Reaching Reluctant Learners While Staying On-standard

Every technology teacher has seen it a hundred times: a student comes to the computer lab looking completely uninterested and even sullen. These unmotivated students can be from any grade, any teacher, either gender, high-achievers and low-achievers, and from any economic status. One would expect that a trip to the computer lab would perk them up, but if they are unmotivated in class chances are they will be unmotivated in the computer lab.

At Woodville Elementary School, our students are no different than any across the country and probably around the world. But whether its an unmotivated student or a high-achiever, all teachers believe that each student holds promise and that our mission is to help them find their potential.

My role as a technology teacher is similar to the librarian’s. I support our classroom teachers by giving their students enrichment activities that supplement classroom instruction. We have a host of resources to choose from and I try to know something about every student so that I can anticipate their needs before they arrive in the lab. I also specialize in knowing what programs will hold a student’s attention.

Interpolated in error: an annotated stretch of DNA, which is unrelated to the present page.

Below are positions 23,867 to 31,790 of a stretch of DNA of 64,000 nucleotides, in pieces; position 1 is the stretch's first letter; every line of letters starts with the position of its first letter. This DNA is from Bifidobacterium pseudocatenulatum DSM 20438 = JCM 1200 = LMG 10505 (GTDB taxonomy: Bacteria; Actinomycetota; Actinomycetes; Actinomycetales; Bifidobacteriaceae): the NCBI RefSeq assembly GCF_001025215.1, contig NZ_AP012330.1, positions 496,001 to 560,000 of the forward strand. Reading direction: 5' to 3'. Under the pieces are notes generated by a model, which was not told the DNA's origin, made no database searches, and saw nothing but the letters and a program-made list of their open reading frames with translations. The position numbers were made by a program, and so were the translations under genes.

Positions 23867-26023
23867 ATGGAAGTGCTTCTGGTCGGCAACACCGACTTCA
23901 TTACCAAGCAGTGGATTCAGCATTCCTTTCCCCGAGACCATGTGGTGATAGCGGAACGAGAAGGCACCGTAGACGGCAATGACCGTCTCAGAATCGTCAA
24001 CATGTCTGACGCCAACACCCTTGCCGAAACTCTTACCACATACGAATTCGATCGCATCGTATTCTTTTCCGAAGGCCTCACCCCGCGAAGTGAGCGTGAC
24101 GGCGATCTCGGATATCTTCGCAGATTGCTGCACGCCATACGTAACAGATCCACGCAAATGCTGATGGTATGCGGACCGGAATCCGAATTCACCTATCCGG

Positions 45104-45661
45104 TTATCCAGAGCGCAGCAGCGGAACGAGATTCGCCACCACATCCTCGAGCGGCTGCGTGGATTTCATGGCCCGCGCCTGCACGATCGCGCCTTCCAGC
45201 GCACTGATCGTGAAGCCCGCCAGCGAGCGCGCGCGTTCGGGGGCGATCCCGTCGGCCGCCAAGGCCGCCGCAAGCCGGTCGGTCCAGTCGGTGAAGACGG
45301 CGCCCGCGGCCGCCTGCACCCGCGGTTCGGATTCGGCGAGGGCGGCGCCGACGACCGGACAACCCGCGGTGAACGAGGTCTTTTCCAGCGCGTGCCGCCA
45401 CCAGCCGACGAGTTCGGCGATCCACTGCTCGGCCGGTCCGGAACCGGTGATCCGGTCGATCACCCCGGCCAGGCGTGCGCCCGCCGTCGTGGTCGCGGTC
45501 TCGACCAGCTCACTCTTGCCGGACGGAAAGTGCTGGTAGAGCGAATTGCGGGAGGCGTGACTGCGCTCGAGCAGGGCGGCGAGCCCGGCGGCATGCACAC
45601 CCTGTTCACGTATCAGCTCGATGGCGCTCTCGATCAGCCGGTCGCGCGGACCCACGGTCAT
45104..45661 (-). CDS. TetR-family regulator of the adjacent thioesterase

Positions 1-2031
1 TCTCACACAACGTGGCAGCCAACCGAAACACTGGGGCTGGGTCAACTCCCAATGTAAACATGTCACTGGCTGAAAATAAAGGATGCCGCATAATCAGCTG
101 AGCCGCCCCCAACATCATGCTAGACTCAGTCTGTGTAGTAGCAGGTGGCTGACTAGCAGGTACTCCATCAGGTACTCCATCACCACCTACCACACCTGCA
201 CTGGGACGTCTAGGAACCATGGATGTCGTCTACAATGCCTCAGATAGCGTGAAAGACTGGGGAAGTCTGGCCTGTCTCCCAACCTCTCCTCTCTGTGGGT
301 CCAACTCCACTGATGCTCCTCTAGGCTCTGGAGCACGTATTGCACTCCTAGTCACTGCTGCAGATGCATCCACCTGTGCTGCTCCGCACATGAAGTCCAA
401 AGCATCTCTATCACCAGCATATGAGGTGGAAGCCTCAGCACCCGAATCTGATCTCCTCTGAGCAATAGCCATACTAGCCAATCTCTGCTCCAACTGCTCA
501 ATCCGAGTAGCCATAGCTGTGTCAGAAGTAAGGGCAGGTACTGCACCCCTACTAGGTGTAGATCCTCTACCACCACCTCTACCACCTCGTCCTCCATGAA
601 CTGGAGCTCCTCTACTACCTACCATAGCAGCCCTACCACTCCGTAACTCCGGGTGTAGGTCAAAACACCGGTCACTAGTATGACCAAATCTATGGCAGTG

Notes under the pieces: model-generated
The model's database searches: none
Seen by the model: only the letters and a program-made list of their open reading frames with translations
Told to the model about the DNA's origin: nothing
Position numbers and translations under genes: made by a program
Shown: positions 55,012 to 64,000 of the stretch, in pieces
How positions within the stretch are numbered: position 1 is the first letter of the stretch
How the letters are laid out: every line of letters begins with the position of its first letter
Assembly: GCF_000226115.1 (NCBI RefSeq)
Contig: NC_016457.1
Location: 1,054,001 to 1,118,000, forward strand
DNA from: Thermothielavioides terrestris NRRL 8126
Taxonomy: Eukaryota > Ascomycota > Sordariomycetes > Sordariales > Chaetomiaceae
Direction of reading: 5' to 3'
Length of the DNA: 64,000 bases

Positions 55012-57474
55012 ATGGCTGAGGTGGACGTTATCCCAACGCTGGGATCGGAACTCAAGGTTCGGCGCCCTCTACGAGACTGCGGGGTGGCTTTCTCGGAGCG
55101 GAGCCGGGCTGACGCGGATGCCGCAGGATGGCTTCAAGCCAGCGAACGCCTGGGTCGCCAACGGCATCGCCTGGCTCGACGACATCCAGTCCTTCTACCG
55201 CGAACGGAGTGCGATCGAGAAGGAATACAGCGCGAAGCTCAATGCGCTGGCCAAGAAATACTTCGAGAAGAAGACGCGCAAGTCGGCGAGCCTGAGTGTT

One of my favorite tools is a program called Kids College, a Web-based enrichment tool for math and language arts instruction. We find it a great resource for all our students but a real find for the unmotivated students I so often find in my lab.

What makes software interesting to students?

In general, if you find the hook that draws them to take the first step then after that it is much more likely that the student will keep working. Let the software lead them forward, rather than push them from behind. This is what Kids College, or KC, does.

The unique aspect of KC is that it teaches math and language arts under the guise of a sports game – either football, baseball, soccer, or basketball. Our students can select the sport they want to play and KC assigns them a sort of avatar – a boy or girl character who attempts to score points by answering questions correctly. I think our students enjoy learning tools like this because they receive immediate gratification when scoring points, which they can do only if they answer the questions correctly.

What makes software helpful to teachers?

Our teachers want to know that computer time is well spent. The Kids College program stores data for our teachers so they can monitor progress, and we find through these reports that many of our students will go back through the program on their own to increase their scores and earn “trophies.” This program is well-designed, however, because students cannot merely click through the program to rack up points. Students must answer each question before moving on. If their answer is incorrect, they receive a clue to give another chance and thus reinforce the lessons.